Health Highlights: April 30, 2009

Baby Boomers With Disabilities a Growing Concern: Report Teen Smokers Have Low Quit Rates: Study CDC Sued Over Handling of TB Case Libimax Sexual Supplements Recalled Taking Aspirin May Reduce Adults' Cancer Risk: Study

Here are some of the latest health and medical news developments, compiled by editors of HealthDay:

Baby Boomers With Disabilities a Growing Concern: Report

Over the next 20 years, aging Baby Boomers are expected to cause large increases in the number of U.S. adults with disabilities, says a new study that calls for expansion of programs to prevent and manage obesity, physical inactivity, tobacco use and other causes of disability.

In 2005, 21.8 percent of U.S. adults (47.5 million) reported a disability, an increase of 3.4 percent since 1999, the study said. Arthritis and rheumatism, back or spine problems, and heart trouble were the top three most common causes of disability.

Women have a higher rate of disability than men (24.4 percent vs. 19.1 percent). The study also found that disability rates increase with age, doubling with each successive age group (18-44, 11 percent; 45-64, 23.9 percent; 65 and older, 51.8 percent).

Currently, about as many Baby Boomers (45-64) are affected by disability as older adults. This suggests that the demands placed on the health care and public health systems by Baby Boomers will increase as they age into higher risk groups, the researchers said.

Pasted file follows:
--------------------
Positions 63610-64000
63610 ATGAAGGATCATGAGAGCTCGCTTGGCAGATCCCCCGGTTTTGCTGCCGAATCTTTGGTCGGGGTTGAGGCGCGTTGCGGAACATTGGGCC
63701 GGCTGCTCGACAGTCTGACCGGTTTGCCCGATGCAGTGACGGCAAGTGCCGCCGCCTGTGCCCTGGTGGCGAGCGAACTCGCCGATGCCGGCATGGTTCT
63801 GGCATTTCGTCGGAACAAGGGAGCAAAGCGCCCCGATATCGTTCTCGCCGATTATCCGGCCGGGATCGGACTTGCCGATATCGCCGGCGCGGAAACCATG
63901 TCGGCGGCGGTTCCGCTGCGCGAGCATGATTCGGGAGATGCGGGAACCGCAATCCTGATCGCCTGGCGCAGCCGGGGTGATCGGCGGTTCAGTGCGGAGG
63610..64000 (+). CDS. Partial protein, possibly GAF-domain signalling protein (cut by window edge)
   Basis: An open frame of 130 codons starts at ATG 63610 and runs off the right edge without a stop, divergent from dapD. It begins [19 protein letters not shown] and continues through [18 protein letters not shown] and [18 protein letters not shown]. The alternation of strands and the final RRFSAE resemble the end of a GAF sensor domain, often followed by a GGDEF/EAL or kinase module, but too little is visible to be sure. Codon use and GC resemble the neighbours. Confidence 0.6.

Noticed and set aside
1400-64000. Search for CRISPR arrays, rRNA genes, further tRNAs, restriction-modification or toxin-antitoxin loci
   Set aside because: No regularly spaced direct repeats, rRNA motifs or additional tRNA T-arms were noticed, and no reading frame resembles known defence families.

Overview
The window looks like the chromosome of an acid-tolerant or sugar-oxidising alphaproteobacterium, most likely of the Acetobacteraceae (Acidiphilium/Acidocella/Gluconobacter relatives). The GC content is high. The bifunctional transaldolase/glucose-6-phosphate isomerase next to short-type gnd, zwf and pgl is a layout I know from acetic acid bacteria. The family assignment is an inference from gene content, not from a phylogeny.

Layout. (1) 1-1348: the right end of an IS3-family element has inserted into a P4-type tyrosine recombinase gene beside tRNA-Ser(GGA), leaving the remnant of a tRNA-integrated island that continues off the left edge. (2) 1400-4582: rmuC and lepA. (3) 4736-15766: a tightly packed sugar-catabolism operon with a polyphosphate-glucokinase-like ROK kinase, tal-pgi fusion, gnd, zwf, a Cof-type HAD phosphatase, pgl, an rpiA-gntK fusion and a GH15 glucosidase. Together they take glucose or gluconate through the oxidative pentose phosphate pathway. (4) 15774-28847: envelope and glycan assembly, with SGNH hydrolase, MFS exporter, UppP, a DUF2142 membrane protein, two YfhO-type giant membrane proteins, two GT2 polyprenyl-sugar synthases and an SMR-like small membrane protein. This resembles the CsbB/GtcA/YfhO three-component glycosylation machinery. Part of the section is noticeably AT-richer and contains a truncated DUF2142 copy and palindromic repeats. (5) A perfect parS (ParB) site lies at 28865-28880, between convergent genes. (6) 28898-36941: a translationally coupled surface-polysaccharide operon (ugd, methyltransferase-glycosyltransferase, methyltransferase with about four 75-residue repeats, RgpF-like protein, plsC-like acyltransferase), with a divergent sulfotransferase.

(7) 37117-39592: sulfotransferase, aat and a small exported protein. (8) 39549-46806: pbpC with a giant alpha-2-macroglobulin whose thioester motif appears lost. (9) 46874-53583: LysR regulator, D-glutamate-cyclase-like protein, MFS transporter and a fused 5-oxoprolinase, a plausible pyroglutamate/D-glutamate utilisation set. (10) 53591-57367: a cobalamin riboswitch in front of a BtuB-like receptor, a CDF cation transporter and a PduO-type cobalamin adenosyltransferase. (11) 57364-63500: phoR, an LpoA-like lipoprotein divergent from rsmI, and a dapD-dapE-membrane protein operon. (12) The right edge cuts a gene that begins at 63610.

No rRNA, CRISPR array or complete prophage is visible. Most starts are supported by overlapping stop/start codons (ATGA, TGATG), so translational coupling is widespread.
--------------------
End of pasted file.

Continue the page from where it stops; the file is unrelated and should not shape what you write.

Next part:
The study appears in the latest Morbidity and Mortality Weekly Report, published by the U.S. Centers for Disease Control and Prevention.


Teen Smokers Have Low Quit Rates: Study

Only about 1 in 10 U.S. high-school students who smoke are successful when they try to quit, according to a study published Thursday.

It found that 60.9 percent of high-school students who ever smoked cigarettes daily tried to kick the habit, but only 12.2 percent were successful. Sex or race-ethnicity wasn't associated with success, but more Grade 9 student smokers were successful (22.9 percent) than those in Grade 10 (10.7 percent), Grade 11 (8.8 percent) and Grade 12 (10 percent).

The study appears in the latest Morbidity and Mortality Weekly Report, published by the U.S. Centers for Disease Control and Prevention.

The researchers said their findings highlight the need to fully implement and sustain comprehensive tobacco prevention and control programs that have been proven to reduce smoking among youth, including tobacco use prevention programs in schools.


CDC Sued Over Handling of TB Case

Claiming U.S. health officials invaded his privacy, the Atlanta lawyer at the center of an international tuberculosis scare in 2007 is suing the Centers for Disease Control and Prevention, the Associated Press reported.

Andrew Speaker says CDC officials gave him clearance to travel overseas, even though they knew he was infected with TB, and told him he could begin treatment when he returned home. But when he arrived at his destination, doctors told Speaker he had a severe form of TB and urged him to go home.